Instead of Burning Questions this month, I wanted to share my “Twelve Thoughts for Christmas.” Just twelve little things to keep during the hustle and bustle of this holiday season. –xJo
1. EXPECTATIONS – keep them realistic so that you can enjoy celebrating Christmas and just be yourself. Some people try to keep up an act of pretense around relatives or friends, but it is more important to be YOU than someone else’s idea of who you are.
2. GRATITUDE – being grateful for what you have as a family is important. Make sure your children feel gratitude as well. Before opening presents this holiday season, come together as a family, donate toys to Toys For Tots, volunteer serving a holiday meal at a local shelter, or donate your gently used clothes to a local family charity. Christmas may be a season of getting, but it’s also a season of giving.
3. TOGETHERNESS – is to feel whole as a family creating rituals and memories that last a lifetime. This season of extended family time can bring about meltdowns in children (and adults!), so be sure that between all the visiting, guests and more formal occasions, you remember to have spend some time with your immediate family. Take it slowly one morning, stay in pajamas extra long. Cuddle up on the couch and read a story Christmas Eve morning or during one of the post-Christmas mornings. Be intuitive to your feelings as well as those of your partner and children.
4. MEET & GREET – treat this Christmas like it is your first. Or, better yet, think about it through the eyes of your child. The excitement, anticipation (and maybe even a little bit of the fear of Santa). Greet Christmas morning with enthusiasm. It’s a little different than your routine day, so maybe the rules don’t have to be as strict this morning, or maybe instead of eating breakfast first, you all open presents first — and don’t worry as much if a candy cane gets eaten before noon.
5. FEEL – the spirit of Christmas, the love between you all, the being and accepting of one another. Tell each other how you feel. Whilst sitting at the breakfast table, go around and have everyone say what they love about the person sitting next to them, across the table, etc. and have them name something nice that person has done for them this year.
6. REST & RELAX – with the stress and anticipation of everything leading up to the season, it is important that you all have some down time. Spend a day hanging out as a family, watching TV, reading books, and playing in the snow. Keep it calm and keep it mellow. Your body and mind will thank you for it?
7. RESPECT – if you, your partner or your children have made decisions as to how they will spend their holiday time off (not doing chores/repairs around the house, at a friend’s two days in a row, at the mall …) respect their choices up to a point. You may not agree with them, but remember, it’s their vacation time as well and everyone deserves a little bit of a break from their daily routine.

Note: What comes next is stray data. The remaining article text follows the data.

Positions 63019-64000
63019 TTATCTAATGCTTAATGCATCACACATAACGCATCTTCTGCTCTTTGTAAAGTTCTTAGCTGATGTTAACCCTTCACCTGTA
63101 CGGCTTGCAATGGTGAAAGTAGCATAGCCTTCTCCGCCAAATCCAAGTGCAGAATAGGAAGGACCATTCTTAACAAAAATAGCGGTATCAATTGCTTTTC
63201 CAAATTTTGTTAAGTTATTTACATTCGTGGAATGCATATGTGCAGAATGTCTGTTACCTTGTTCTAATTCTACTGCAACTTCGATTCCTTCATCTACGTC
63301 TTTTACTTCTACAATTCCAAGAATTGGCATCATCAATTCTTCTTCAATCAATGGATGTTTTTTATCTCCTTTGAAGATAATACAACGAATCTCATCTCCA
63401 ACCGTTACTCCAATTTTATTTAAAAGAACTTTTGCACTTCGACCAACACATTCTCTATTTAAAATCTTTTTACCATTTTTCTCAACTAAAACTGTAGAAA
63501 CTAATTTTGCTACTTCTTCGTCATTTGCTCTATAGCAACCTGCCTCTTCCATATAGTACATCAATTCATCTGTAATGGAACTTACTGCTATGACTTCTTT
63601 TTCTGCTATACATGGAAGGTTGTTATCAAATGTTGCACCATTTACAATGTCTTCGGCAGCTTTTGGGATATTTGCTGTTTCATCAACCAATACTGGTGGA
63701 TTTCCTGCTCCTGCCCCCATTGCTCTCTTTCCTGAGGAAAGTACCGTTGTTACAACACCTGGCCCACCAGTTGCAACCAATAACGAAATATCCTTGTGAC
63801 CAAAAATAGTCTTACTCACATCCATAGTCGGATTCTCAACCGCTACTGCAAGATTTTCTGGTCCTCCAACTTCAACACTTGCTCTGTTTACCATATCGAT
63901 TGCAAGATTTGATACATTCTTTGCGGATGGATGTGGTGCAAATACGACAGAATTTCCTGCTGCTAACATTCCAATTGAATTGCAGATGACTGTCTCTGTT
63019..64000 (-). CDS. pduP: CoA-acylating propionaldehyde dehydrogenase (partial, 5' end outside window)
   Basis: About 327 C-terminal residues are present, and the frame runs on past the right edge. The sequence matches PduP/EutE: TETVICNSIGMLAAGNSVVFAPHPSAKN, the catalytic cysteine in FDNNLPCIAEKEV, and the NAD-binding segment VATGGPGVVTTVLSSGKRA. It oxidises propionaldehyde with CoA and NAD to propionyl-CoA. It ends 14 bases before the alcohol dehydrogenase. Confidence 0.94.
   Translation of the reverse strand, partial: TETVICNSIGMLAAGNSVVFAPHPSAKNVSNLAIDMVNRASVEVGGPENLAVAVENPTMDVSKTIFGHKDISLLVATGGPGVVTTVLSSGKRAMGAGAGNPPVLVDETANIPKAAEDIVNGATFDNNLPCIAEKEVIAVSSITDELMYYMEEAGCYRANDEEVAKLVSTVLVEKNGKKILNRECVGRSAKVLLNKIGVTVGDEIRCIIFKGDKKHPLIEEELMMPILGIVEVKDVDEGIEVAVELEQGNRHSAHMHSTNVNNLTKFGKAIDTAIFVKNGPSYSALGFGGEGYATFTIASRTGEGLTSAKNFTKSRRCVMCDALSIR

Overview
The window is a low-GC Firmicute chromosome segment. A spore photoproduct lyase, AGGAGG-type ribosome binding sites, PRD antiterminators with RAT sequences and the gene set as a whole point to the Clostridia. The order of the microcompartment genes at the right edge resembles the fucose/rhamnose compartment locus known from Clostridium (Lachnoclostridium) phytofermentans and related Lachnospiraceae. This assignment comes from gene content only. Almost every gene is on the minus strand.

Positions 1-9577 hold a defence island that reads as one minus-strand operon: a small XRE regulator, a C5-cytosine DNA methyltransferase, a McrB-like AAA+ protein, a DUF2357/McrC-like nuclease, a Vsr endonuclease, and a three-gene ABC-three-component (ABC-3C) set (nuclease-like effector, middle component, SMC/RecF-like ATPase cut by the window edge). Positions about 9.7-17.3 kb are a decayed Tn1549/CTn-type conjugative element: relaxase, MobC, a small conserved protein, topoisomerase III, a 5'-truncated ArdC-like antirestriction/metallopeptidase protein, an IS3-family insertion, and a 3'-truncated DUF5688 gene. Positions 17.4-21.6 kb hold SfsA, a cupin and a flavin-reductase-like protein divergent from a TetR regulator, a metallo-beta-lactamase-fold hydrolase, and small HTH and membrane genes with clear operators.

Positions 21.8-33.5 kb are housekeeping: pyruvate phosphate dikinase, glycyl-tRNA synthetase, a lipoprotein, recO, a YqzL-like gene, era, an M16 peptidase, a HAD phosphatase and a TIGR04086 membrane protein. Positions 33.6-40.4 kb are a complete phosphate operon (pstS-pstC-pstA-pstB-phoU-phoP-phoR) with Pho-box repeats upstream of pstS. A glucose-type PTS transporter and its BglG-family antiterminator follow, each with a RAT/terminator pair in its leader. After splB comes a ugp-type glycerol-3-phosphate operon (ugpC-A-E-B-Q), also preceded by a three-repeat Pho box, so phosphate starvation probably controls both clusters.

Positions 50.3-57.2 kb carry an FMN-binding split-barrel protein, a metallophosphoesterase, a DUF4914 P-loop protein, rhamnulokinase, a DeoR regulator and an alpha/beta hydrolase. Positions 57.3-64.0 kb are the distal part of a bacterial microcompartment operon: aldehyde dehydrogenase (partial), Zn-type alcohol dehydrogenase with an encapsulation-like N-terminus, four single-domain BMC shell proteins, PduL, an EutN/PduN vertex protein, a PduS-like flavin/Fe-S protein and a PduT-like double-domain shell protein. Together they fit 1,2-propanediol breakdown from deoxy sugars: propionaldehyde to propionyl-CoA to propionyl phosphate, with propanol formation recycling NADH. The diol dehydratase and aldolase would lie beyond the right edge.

8. LISTEN – when someone is talking to you or conveying how they feel. Really take the time to listen and understand their situation. People use the holiday season to reach out when they need support or understanding. Be sure to listen to what friends and family are telling you (everything from little family updates to personal confidences) and let them know you are always there for them.
9. ROUTINE – yes, the holidays and vacation time offer a bit of a reprieve from routines, but remember it doesn’t mean you should throw them out the window completely – especially the children’s routine. Children crave the structure, and, though they like to hear when rules are bent, going days without a bedtime or endless amounts of candy, or hours in front of the TV will not do them any good. Let them know when you are giving them a break from a little bit of the daily routine (a later bedtime, for instance) but make sure to keep it as consistent as possible. That way, it will be much easier to plow back into it full-force in the New Year.
10. REMEMBER – everyone has lost a loved one or has someone in their extended family/friends who isn’t well. Be sure to honor those people during this time of year. Tell your children stories about their grandmother at Christmas time (perhaps even make a special dinner she used to make). Send holiday get-well cards to an ailing family member. Be sure to keep those you’ve lost in your family’s heart and honor their spirit during the holidays.
11. RESOLVE – any old or pending conflicts should be resolved before the New Year. Start 2010 off with a fresh slate. Forgive and forget and move on. Talk it out, be accepting. Ring in the New Year with as little baggage as possible.
12. YOURSELF – don’t forget about you. Take the time out for a date night with your partner or a few hours of time for yourself. Go to a movie, get a manicure, spend an hour at the bookstore, meet up with an old friend for coffee, take a long bath. Remember who you are.